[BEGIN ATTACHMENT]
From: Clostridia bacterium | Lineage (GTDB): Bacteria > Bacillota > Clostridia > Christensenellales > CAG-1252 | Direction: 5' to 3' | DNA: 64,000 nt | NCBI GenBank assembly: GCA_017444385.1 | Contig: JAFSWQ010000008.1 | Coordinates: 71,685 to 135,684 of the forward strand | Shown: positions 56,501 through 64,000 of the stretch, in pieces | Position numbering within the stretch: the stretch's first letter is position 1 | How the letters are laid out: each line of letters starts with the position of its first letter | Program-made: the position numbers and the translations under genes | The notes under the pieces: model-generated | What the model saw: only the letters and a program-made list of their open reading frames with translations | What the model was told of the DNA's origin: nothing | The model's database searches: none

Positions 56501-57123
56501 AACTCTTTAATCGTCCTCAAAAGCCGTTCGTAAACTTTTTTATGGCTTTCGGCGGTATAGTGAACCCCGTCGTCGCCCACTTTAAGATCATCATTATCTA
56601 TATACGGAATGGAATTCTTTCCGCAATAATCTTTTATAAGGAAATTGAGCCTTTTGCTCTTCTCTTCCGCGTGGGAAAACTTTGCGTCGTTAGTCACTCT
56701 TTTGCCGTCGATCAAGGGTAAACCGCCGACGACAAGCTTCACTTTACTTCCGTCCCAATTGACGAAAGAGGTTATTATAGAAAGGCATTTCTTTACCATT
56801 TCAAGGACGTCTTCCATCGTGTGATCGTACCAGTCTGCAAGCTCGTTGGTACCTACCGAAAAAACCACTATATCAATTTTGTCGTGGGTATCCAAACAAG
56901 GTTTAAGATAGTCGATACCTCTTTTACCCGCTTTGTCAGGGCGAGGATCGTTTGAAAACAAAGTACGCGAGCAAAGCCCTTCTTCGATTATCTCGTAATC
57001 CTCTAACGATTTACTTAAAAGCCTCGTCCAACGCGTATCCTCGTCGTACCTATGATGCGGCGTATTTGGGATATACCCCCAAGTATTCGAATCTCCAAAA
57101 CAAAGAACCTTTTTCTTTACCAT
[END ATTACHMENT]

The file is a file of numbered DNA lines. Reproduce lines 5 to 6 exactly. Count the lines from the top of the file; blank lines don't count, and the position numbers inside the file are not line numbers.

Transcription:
56701 TTTGCCGTCGATCAAGGGTAAACCGCCGACGACAAGCTTCACTTTACTTCCGTCCCAATTGACGAAAGAGGTTATTATAGAAAGGCATTTCTTTACCATT
56801 TCAAGGACGTCTTCCATCGTGTGATCGTACCAGTCTGCAAGCTCGTTGGTACCTACCGAAAAAACCACTATATCAATTTTGTCGTGGGTATCCAAACAAG